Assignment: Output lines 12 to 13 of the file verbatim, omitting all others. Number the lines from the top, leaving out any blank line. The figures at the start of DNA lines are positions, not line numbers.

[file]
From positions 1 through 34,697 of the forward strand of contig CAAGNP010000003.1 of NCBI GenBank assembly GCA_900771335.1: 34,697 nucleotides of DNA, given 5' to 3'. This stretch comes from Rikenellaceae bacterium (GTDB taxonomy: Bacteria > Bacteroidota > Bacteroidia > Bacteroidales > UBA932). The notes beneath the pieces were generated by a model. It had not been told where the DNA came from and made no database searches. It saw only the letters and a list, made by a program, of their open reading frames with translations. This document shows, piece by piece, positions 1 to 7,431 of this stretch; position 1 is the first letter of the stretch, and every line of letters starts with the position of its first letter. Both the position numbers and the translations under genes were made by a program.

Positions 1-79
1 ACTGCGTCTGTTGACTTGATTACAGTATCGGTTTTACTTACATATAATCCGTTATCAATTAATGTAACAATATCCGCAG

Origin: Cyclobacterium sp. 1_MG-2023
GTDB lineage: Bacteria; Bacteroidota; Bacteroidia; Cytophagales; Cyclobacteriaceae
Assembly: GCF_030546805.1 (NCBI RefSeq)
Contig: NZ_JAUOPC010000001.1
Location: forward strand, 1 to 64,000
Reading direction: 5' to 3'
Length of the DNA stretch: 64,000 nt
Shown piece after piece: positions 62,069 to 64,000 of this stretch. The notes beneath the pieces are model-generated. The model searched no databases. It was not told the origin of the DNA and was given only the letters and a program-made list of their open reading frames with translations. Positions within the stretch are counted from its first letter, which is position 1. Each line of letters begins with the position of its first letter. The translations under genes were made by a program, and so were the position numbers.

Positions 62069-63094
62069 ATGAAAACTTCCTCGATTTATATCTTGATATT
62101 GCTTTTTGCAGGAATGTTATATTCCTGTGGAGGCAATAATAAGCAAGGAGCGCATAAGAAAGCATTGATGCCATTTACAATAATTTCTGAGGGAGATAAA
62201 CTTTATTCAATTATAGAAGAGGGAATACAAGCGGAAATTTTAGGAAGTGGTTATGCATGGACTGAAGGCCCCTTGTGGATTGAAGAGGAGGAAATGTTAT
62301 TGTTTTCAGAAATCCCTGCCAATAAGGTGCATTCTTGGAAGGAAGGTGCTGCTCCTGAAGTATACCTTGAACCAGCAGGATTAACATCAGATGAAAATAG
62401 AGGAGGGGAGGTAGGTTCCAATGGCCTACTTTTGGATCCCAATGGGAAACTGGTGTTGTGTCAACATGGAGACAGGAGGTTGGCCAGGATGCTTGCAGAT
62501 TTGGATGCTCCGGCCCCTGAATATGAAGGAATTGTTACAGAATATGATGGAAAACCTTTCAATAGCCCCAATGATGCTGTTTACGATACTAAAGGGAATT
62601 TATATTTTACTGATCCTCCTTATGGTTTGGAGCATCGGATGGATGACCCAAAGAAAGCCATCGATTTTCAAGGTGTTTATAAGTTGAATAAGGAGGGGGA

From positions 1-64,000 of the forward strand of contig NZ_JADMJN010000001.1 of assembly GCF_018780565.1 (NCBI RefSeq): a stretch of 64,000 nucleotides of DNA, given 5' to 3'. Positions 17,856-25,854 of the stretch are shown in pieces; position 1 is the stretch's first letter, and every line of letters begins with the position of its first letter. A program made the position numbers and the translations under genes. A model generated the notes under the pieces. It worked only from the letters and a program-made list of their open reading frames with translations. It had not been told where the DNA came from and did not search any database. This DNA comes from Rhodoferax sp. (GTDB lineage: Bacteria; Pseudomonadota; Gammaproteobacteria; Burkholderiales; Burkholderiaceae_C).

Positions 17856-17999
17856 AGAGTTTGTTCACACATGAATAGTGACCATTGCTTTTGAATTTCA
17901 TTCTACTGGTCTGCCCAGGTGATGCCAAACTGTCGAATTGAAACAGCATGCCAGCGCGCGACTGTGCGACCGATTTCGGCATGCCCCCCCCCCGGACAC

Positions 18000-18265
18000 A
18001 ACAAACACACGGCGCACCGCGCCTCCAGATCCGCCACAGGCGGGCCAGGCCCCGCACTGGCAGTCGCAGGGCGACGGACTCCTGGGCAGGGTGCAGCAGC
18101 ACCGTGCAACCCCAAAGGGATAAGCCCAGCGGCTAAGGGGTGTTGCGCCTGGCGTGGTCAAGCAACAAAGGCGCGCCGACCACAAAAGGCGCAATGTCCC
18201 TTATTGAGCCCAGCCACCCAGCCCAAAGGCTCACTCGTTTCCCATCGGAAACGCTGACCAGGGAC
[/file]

Positions 62069-63094
62069 ATGAAAACTTCCTCGATTTATATCTTGATATT